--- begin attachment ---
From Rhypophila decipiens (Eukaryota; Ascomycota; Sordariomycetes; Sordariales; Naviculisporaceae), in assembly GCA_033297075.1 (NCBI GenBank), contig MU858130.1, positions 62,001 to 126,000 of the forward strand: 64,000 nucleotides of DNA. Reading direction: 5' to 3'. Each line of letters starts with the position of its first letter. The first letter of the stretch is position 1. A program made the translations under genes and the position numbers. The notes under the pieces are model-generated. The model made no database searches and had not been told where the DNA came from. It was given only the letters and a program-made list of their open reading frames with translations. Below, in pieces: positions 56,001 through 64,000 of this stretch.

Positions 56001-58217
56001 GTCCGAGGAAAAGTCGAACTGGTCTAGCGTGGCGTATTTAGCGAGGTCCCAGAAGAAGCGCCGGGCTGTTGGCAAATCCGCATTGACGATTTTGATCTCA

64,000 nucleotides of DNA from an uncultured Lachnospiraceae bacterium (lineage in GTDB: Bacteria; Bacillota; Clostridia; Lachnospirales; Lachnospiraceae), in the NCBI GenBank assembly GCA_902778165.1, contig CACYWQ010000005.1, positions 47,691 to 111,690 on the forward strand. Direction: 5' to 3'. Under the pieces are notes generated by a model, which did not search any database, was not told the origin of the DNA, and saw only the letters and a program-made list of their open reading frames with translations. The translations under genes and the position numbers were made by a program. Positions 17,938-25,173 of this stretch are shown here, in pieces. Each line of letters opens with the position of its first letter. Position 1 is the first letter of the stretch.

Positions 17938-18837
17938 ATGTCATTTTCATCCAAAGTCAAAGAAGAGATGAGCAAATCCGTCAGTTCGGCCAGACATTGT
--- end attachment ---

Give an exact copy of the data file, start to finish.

From Rhypophila decipiens (Eukaryota; Ascomycota; Sordariomycetes; Sordariales; Naviculisporaceae), in assembly GCA_033297075.1 (NCBI GenBank), contig MU858130.1, positions 62,001 to 126,000 of the forward strand: 64,000 nucleotides of DNA. Reading direction: 5' to 3'. Each line of letters starts with the position of its first letter. The first letter of the stretch is position 1. A program made the translations under genes and the position numbers. The notes under the pieces are model-generated. The model made no database searches and had not been told where the DNA came from. It was given only the letters and a program-made list of their open reading frames with translations. Below, in pieces: positions 56,001 through 64,000 of this stretch.

Positions 56001-58217
56001 GTCCGAGGAAAAGTCGAACTGGTCTAGCGTGGCGTATTTAGCGAGGTCCCAGAAGAAGCGCCGGGCTGTTGGCAAATCCGCATTGACGATTTTGATCTCA

64,000 nucleotides of DNA from an uncultured Lachnospiraceae bacterium (lineage in GTDB: Bacteria; Bacillota; Clostridia; Lachnospirales; Lachnospiraceae), in the NCBI GenBank assembly GCA_902778165.1, contig CACYWQ010000005.1, positions 47,691 to 111,690 on the forward strand. Direction: 5' to 3'. Under the pieces are notes generated by a model, which did not search any database, was not told the origin of the DNA, and saw only the letters and a program-made list of their open reading frames with translations. The translations under genes and the position numbers were made by a program. Positions 17,938-25,173 of this stretch are shown here, in pieces. Each line of letters opens with the position of its first letter. Position 1 is the first letter of the stretch.

Positions 17938-18837
17938 ATGTCATTTTCATCCAAAGTCAAAGAAGAGATGAGCAAATCCGTCAGTTCGGCCAGACATTGT